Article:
Dream team Jason Reitman and Diablo Cody reunite for their third feature film, which offers another frank and funny look at parenthood, adulthood and everything in between.If you last saw Charlize Theron with one arm driving through the desert hell-bent on rescuing a group of imprisoned women, or breaking heads to an 80s disco beat, you’ll be in for a shock when you tune in to Tully. Here, the Academy Award winning superstar is an expectant mother ready to burst. Heavily pregnant with her third child - she already has Sarah (Lia Frankland) and Jonah (Asher Miles Fallicia) - Marlo (Theron) is on the verge. Of giving birth, of having a breakdown.To the untrained eye, Marlo presents a serene front, pretending her life with husband Drew (Ron Livingston) is oh-so perfect. In real life though, Drew is a well-meaning husband addicted to video games, Sarah is neglected, and Jonah, who desperately needs some love and attention, is about to be expelled from his private school. No one seems to have told Marlo that in the movies, mothers instantly dissolve their pregnancy weight, and shape-shift their bodies into thin, taut, childless figures. And then Marlo’s baby comes, only adding to this deafening crescendo of chaos.
Marlo’s brother Craig (Mark Duplass), like us, can see where all this is headed. Sensing his sister is teetering on the precipice of a breakdown, he announces that he has hired the services of Tully (Mackenzie Davis), a young all-singing all-dancing Supernanny-type. Marlo is none too pleased – this is another condescending act by her douche brother, and she takes it as a not-so-subtle swipe at her mothering skills. But she’s teetering particularly thin ice, and after a few more run-ins with wobbly bags of breast milk and screaming toddlers she’s had enough and is ready to accept a helping hand. Enter Tully.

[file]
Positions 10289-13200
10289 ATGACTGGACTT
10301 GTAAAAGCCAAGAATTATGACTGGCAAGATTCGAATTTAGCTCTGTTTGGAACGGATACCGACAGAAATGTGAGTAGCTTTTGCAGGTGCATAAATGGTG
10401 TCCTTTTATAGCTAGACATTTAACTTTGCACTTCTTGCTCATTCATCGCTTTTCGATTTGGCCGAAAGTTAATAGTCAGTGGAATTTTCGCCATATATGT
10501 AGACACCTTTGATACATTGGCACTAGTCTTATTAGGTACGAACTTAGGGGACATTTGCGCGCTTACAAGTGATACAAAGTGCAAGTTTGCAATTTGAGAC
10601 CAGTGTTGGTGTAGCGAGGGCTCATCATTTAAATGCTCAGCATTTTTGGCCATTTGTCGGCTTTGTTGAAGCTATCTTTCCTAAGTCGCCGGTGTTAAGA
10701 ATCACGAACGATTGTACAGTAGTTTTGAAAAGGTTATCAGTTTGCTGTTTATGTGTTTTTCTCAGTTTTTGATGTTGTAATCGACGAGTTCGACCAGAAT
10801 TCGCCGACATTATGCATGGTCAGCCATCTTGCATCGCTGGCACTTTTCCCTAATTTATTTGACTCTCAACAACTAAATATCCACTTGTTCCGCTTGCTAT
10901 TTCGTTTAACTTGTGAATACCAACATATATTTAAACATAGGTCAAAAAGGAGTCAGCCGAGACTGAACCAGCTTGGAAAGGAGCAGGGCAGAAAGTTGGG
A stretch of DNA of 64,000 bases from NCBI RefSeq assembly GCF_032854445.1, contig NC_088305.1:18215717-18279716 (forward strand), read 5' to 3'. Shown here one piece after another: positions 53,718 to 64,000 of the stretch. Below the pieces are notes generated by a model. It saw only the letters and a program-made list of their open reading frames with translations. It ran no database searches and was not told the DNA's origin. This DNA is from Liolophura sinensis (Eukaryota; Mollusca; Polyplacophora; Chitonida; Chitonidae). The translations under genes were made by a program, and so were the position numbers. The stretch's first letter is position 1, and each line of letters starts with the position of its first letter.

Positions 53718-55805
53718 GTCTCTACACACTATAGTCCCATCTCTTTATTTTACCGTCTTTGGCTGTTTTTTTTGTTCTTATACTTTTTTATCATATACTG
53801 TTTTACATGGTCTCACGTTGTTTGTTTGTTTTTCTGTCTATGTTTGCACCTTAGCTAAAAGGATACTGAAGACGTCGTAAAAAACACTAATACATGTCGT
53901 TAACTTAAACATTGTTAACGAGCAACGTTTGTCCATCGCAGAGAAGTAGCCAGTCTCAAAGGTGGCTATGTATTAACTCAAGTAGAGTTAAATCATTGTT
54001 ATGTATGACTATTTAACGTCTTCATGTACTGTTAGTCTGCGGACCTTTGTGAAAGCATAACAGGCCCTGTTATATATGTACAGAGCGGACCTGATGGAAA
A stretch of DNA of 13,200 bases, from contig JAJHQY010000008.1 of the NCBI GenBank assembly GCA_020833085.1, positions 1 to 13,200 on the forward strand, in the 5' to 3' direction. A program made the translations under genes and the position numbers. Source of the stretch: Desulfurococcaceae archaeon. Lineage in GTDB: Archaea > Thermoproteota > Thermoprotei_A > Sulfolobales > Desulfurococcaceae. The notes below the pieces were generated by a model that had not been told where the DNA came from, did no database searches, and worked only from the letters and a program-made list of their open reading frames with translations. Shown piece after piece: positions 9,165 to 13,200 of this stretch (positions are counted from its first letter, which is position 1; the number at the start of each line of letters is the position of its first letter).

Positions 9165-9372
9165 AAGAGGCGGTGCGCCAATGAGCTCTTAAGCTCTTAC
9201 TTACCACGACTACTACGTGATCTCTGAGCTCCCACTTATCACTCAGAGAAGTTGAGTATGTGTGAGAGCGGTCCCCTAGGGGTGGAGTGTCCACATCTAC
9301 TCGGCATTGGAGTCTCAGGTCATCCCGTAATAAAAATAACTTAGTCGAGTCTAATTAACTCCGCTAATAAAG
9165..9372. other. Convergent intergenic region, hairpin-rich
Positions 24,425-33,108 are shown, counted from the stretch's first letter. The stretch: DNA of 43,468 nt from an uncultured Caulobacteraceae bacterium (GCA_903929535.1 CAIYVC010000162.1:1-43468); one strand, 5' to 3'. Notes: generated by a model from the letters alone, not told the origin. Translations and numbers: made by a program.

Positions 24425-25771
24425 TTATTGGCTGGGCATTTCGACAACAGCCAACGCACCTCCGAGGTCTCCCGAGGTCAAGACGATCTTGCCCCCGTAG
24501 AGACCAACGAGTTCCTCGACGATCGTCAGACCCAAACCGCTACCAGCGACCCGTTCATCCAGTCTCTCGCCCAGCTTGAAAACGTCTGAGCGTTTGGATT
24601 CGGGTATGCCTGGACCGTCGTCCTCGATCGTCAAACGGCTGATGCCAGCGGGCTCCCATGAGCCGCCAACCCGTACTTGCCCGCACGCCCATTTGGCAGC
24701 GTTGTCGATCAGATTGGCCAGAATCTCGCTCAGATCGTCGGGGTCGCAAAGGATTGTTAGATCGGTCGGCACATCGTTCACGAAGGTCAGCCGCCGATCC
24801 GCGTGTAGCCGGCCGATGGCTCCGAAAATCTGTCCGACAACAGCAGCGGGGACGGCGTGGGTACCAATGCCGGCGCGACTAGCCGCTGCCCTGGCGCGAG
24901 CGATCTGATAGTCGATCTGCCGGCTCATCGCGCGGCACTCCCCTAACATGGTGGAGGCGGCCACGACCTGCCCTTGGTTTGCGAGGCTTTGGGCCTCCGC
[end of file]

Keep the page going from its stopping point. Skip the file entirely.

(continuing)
Tully is everything Marlo thinks she isn’t: young, attractive, full of life, caring, sassy, funny, wise. She looks after the baby at night, she gives Marlo much-needed pep talks; in all, she brings some life into the family. She must be too good to be true, right?
Naturally, the plot picks up pace here, and the audience begins to wonder where the drama is going to come in. Is Tully a liar? Will Marlo be jealous? All becomes clear, in a twist that – though easy enough to see coming – gives the film a new layer of meaning.
If you last saw Charlize Theron with one arm driving through the desert hell-bent on rescuing a group of imprisoned women, you’ll be in for a shock when you tune in to Tully.
The film’s trailers do Tully a disservice, in some ways. True, it is the funny, quirky, irreverent take on the strifes and stresses of motherhood, but it’s also much darker, much deeper and more ambitious than that.
Theron is excellent, just as she was in the Reitman-Cody film Young Adult. She completely embodies Marlo’s world-weariness, and her complete shift in body language as Marlo gives into trepidation and agrees to hire Tully is endlessly believable. Undoubtedly mothers in the audience will recognise the cynicism and tiredness written across Theron’s face for the first third of the film. It would be lazy to call this a ‘brave’ performance – there shouldn’t be anything unusual about a realistic and un-pretty portrayal of motherhood in mainstream cinema – but it is certainly a powerful turn, that is at once endearing, guttural, desperate and note-perfect. Theron and the ensemble cast perform so well that they overcome what is a fairly weak and simple ending. But the film, peppered with Cody’s signature snark, is still a difficult delight.
In the end, it turns out this is a movie about some real, serious and painful issues. The trailer doesn’t really portray that well at all. Indeed, Tully isn’t the light and fluffy, zany, quirky and all-round lovable almost coming-of-age comedy the trailers would suggest. But it’s more profound, and a much more grown-up film that doesn’t need a babysitter.
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